Corporate Feudalism and Modern America
The purely privatized society which Neal Stephenson presents in Snow Crash is quite plausible; in fact, it nearly mirrors Europe during the Middle Ages. The hackers, a small cadre of highly educated people who speak their own technical language, are like the Latin-speaking, university-educated priests of that bygone era. The owners of the biggest franchises are kings, and the managers and small-business owners who serve under them are the petty feudal lords. The security organizations which serve the franchises, such as Ng’s company, The Enforcers, and the MetaCops, are like the knights of old who sold their services to the highest bidder. Both systems have harsh and inefficient justice systems which employ heavy physical punishments, dank dungeons, and tattooing for repeat offenders. Dictatorships and democracies have disappeared and reappeared throughout history; feudalism can return, as well.
Modern America is not moving towards this society. The Internet has done much to decentralize trade and to expand our knowledge base, but access to this knowledge was not restricted to the technical elite or to the rich as were the Black Sun, Earth, and the Librarian. The federal government is not shrinking or breaking apart; instead, it is growing and becoming more unified, as evidenced by the No Child Left Behind Act, Medicare reform, and the Patriot Act. The Italian crime families are losing power; thanks to improved law enforcement efforts by the FBI, the heads of the five families are in prison. Corporate sponsorship permeates our society, but this is nothing new; advertising has been with us since Greek artisans wrote advertisements on their pots. The middle class, which is non-existent in Stephenson’s society, has shrunk slightly during G. W. Bush’s presidency, but the nation as a whole also suffered a recession during these years, so we cannot say whether the middle class is disappearing or not.
Stephenson’s society is different from ours in terms of business regulation, centralized government, and social welfare. Each change has aspects which make our society better and aspects which make our society worse. Because businesses are not regulated, the market decides which products succeed and which fail, but there is no way to address spillover costs like environmental damage and no authority to keep businesses from abusing individuals’ intrinsic rights to life and liberty. The currency, national defense, and criminal justice systems are less efficient without a centralized government, but people do have unprecedented freedom to choose where and how they will live. Because there is no social welfare system, people have more freedom with their incomes, but they do not have a safety net to protect them if they go broke.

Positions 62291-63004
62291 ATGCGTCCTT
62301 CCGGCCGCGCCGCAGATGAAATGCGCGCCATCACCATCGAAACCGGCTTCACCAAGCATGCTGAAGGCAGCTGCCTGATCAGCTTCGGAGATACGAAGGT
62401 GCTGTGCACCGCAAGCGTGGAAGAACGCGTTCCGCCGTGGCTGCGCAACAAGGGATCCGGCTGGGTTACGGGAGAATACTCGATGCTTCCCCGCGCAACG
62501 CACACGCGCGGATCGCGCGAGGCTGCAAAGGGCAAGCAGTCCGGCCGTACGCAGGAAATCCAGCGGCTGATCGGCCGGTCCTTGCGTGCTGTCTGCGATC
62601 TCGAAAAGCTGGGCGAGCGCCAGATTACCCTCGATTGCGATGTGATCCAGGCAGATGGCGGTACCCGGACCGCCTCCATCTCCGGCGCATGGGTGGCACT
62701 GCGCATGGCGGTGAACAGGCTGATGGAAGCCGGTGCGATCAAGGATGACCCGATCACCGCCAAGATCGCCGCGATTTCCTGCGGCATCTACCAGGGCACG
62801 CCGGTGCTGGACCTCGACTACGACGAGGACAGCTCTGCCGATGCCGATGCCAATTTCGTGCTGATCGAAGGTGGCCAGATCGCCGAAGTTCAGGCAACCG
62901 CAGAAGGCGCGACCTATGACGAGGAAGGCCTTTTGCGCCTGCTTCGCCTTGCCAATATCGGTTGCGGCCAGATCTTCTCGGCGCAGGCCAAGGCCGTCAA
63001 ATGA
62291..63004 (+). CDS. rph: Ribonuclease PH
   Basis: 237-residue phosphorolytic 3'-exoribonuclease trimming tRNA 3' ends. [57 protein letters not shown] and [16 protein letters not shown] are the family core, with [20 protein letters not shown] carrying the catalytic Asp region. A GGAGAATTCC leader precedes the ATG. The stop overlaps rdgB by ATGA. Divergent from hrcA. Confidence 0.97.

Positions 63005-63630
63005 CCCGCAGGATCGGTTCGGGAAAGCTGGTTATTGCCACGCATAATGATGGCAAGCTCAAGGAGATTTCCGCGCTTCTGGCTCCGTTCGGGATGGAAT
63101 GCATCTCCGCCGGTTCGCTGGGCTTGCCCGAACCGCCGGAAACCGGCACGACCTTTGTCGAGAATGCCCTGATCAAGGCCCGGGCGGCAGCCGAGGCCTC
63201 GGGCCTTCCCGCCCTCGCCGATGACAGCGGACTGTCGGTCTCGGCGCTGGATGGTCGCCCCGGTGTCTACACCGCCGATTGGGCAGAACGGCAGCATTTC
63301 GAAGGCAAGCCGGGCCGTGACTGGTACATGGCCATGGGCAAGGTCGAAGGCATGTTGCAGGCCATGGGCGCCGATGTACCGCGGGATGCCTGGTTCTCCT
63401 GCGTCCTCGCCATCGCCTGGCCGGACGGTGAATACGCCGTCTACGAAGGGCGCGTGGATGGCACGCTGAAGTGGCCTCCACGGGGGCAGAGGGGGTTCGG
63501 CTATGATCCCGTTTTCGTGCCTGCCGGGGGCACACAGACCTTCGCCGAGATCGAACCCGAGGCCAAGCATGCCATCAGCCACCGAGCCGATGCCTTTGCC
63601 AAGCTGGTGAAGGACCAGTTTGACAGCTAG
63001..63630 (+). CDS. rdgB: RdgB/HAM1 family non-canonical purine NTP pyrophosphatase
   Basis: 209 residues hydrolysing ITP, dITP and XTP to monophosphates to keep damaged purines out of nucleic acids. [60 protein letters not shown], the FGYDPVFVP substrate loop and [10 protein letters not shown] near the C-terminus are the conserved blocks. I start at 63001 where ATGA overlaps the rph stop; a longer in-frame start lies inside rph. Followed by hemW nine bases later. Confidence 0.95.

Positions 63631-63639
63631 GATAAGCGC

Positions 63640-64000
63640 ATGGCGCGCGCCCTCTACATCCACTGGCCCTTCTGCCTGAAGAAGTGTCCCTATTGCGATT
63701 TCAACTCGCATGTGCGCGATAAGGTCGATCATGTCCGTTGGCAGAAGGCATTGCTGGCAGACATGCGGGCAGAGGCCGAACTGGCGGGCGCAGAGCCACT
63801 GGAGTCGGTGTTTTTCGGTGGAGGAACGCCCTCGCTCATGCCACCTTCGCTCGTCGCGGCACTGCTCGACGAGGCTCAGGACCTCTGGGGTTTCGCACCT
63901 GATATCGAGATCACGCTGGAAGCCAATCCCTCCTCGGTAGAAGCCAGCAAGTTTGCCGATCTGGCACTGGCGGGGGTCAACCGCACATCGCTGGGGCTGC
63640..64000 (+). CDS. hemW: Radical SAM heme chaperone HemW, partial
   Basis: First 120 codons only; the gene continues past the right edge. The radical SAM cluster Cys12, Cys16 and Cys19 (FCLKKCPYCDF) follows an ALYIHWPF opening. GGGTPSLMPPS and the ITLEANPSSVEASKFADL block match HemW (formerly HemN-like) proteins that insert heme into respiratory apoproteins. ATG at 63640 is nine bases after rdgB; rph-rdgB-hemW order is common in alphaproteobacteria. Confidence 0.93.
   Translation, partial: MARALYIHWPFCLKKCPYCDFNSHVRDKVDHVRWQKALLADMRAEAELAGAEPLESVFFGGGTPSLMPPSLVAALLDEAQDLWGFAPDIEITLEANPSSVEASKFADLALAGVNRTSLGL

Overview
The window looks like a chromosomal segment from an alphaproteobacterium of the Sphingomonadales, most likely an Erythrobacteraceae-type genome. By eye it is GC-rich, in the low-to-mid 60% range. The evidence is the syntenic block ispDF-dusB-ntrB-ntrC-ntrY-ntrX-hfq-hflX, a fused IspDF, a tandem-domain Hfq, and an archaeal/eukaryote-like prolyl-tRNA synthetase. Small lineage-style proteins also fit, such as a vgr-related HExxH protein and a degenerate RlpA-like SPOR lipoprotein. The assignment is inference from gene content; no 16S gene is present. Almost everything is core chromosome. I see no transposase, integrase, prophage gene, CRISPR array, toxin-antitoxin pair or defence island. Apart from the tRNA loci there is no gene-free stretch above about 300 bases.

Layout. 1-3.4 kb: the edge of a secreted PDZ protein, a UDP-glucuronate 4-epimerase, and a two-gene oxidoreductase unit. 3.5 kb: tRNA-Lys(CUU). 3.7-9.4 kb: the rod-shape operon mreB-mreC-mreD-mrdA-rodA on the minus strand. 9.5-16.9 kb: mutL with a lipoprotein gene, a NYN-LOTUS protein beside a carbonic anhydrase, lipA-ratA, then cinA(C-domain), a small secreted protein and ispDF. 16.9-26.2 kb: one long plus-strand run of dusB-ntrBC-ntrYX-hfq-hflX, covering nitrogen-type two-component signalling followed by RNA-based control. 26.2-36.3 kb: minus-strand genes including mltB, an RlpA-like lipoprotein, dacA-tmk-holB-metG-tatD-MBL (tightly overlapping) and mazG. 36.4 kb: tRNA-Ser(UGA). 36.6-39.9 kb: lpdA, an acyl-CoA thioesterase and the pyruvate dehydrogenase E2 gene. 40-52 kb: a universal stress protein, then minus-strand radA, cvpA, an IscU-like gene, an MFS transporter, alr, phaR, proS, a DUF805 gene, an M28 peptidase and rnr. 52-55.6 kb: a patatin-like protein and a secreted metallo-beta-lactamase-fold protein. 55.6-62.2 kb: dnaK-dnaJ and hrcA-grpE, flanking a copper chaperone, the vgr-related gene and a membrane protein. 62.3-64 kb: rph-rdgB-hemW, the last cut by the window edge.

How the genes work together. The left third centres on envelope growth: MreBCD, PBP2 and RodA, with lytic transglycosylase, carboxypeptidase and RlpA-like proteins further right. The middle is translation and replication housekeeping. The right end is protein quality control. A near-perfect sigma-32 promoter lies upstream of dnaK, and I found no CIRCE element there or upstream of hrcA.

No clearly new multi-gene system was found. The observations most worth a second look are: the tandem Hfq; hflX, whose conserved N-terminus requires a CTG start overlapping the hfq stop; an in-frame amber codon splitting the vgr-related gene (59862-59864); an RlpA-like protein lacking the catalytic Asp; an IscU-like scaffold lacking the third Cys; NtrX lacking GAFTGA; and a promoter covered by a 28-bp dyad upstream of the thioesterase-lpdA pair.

According to Stephenson, the United States of America changes from a federalist, republican welfare state to a conglomeration of feudal franchise-states after the dollar collapses, and the government sells most of its assets including the military, the highway system, the pipelines, and the parkland. This scenario is possible but not inevitable. It would occur if the national debt multiplied to several times its current amount; a protracted and costly war such as Rome’s war against the barbarian tribes, a massive recession akin to the Great Depression, demographic changes making the current welfare state unsupportable, or an overdose of supply-side economics could do the trick. In this situation, businessmen would still be powerful enough to take the reins of government for themselves. In another possible scenario, the federal government will continue its slow growth, commanding more of its citizens’ lives, dollars, and loyalty with each generation. Children learn in the public schools that the government knows what is best for the people, and the people cannot think for themselves. Eventually, the foundation of capitalism, independent thought, is so diminished that the government takes total control of society, and the common people are willing slaves to it.
In Atlas Shrugged, Ayn Rand presents a pure capitalist society as a paradise in which everyone is happy, and man can do no wrong. If the United States tried to totally implement Rand’s vision, however, it would probably resemble Stephenson’s society rather than her own. In some disciplines, such as national defense, internal improvements, and criminal justice, the government can act more efficiently and can safeguard individual rights better than the private sector can. Perhaps government is not purely evil, after all.